Do you get my drift? The Russians have succeeded, actually, in accomplishing what they intended when they got involved in our electoral process in the first place.

Now, let’s all wait for the president to possibly, potentially lessen those sanctions we leveled against the Russians for their aggression in Ukraine.

Is that a crazy notion? Not even …

Praying for the souls we have lost

My wife and I are going to spend part of Memorial Day doing what all Americans ought to do.

I don’t mean to hold us up as paragons of patriotism, but our plans for the day include a visit to the Texas Panhandle War Memorial, next to the Randall County Courthouse Annex at Georgia Street and Interstate 27 in Amarillo. Yes, we’re going to grill some burgers later in the day … but first things first.

There will be a ceremony at 11 a.m. honoring those who have fallen in defense of the nation we all love so dearly.

I’ve been blessed in countless ways, all beyond measure. One of those blessings includes a sparse number of friends, acquaintances¬†and loved ones who have perished while serving in time of war. I haven’t lost any of my buddies from my childhood who went to war in Vietnam.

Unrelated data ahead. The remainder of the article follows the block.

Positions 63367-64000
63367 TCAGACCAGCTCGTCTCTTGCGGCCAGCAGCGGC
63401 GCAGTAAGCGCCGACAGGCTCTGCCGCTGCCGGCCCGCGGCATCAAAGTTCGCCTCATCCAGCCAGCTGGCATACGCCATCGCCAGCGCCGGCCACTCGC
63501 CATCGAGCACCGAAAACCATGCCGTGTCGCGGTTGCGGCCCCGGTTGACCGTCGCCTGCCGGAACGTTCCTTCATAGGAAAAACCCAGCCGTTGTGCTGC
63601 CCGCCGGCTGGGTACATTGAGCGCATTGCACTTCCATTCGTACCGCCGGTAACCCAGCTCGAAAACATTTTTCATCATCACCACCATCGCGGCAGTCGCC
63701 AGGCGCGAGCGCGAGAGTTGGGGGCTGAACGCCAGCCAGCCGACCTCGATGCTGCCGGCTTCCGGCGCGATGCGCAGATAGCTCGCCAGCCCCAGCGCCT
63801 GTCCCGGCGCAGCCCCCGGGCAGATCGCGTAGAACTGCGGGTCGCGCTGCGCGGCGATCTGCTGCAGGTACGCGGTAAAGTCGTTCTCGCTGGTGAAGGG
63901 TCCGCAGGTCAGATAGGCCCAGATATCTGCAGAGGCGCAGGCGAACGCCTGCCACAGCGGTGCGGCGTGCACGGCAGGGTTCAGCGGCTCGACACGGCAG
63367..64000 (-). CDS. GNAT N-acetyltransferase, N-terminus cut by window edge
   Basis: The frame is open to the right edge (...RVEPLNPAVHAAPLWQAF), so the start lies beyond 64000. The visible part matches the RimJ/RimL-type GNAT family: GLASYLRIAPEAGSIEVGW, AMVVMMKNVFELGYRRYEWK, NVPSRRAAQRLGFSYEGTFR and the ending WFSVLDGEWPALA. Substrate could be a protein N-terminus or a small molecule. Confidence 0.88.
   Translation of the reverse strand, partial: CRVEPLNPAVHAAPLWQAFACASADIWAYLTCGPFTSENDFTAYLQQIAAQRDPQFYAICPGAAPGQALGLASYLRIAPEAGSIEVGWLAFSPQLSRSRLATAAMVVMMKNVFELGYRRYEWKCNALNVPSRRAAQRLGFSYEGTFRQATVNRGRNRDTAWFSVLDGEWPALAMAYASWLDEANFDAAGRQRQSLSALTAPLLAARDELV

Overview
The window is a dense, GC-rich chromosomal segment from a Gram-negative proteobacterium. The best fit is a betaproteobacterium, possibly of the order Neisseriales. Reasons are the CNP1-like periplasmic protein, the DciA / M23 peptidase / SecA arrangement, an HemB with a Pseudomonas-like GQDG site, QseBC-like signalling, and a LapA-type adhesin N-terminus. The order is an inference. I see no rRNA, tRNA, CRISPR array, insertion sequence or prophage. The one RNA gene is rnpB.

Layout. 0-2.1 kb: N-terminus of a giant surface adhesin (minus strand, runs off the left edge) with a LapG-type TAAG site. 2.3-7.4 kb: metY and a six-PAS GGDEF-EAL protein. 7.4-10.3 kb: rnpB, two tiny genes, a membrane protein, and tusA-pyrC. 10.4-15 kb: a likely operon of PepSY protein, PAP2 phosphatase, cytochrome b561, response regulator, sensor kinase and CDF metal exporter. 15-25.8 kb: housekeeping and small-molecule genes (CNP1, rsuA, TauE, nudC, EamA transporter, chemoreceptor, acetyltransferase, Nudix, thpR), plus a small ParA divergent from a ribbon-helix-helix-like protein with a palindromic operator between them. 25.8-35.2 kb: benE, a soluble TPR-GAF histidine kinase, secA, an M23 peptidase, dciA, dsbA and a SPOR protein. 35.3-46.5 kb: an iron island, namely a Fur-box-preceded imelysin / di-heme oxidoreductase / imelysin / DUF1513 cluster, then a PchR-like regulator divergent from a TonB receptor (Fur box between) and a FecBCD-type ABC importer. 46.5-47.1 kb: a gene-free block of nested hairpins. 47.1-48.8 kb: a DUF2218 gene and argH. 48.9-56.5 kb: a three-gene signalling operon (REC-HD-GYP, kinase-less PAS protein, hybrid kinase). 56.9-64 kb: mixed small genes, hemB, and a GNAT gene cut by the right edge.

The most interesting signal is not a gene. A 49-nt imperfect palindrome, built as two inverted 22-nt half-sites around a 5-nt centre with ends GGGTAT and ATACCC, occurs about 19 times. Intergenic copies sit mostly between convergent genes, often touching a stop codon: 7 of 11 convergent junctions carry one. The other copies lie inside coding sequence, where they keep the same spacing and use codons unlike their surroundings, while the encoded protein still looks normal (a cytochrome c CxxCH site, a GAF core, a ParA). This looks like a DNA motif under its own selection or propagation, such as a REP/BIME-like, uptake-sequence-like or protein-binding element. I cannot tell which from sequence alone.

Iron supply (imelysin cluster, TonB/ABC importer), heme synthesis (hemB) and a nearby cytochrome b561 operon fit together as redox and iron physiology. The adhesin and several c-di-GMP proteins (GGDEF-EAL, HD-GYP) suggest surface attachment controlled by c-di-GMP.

But I’ll remember a particular fellow¬†I did lose one day in June 1969. I’ve introduced you to him already on his blog. His name was Jose De La Torre. He was from Fullerton, Calif. We served in the same U.S. Army aviation battalion in Da Nang. I was¬†assigned to¬†a fixed-wing unit. De La Torre served on a Huey helicopter crew and manned an M-60 machine gun when the ship flew.

He took off one day on a “routine” troop lift.¬†However, the landing zone was hot, full of enemy forces who opened fire on the ships delivering troops to the battlefield.

De La Torre was one of those killed in action.

I’ll remember him and will pay tribute and honor to all who have died in service to our country.

The Panhandle War Memorial pays tremendous honor to those Panhandle residents who gave their last full measure of devotion. I was honored to have had a hand in producing the exhibit. I was awarded the task of writing narratives about many of the conflicts that are profiled there, dating back to the Spanish-American War of 1898.

This blog post, however,¬†is about the individuals whose names are inscribed on the stone tablets. They answered their nation’s call.

There’s an inscription at the memorial that tells us that “All gave some, some gave all.” These proud Americans gave all they had.

They are heroes — every one of them — in the truest sense of that overused word.

May they all rest in peace.